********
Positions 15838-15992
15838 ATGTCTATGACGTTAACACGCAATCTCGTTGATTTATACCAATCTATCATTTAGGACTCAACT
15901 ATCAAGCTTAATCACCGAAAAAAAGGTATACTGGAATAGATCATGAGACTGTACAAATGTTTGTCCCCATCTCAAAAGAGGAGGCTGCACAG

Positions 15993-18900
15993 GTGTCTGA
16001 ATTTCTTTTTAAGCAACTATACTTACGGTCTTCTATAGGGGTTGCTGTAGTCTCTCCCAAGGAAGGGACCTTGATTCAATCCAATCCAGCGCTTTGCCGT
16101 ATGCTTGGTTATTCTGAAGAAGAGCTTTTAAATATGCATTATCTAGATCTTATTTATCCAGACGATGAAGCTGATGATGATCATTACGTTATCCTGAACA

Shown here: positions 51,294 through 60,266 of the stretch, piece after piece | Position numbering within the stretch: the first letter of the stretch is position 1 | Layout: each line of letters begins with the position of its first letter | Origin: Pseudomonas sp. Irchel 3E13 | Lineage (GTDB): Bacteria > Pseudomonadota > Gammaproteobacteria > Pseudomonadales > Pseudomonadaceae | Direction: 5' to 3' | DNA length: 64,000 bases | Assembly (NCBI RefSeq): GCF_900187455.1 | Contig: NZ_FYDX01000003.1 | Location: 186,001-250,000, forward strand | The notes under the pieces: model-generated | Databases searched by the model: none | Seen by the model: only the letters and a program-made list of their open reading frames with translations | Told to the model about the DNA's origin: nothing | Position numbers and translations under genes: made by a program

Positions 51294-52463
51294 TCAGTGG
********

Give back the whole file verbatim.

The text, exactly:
Positions 15838-15992
15838 ATGTCTATGACGTTAACACGCAATCTCGTTGATTTATACCAATCTATCATTTAGGACTCAACT
15901 ATCAAGCTTAATCACCGAAAAAAAGGTATACTGGAATAGATCATGAGACTGTACAAATGTTTGTCCCCATCTCAAAAGAGGAGGCTGCACAG

Positions 15993-18900
15993 GTGTCTGA
16001 ATTTCTTTTTAAGCAACTATACTTACGGTCTTCTATAGGGGTTGCTGTAGTCTCTCCCAAGGAAGGGACCTTGATTCAATCCAATCCAGCGCTTTGCCGT
16101 ATGCTTGGTTATTCTGAAGAAGAGCTTTTAAATATGCATTATCTAGATCTTATTTATCCAGACGATGAAGCTGATGATGATCATTACGTTATCCTGAACA

Shown here: positions 51,294 through 60,266 of the stretch, piece after piece | Position numbering within the stretch: the first letter of the stretch is position 1 | Layout: each line of letters begins with the position of its first letter | Origin: Pseudomonas sp. Irchel 3E13 | Lineage (GTDB): Bacteria > Pseudomonadota > Gammaproteobacteria > Pseudomonadales > Pseudomonadaceae | Direction: 5' to 3' | DNA length: 64,000 bases | Assembly (NCBI RefSeq): GCF_900187455.1 | Contig: NZ_FYDX01000003.1 | Location: 186,001-250,000, forward strand | The notes under the pieces: model-generated | Databases searched by the model: none | Seen by the model: only the letters and a program-made list of their open reading frames with translations | Told to the model about the DNA's origin: nothing | Position numbers and translations under genes: made by a program

Positions 51294-52463
51294 TCAGTGG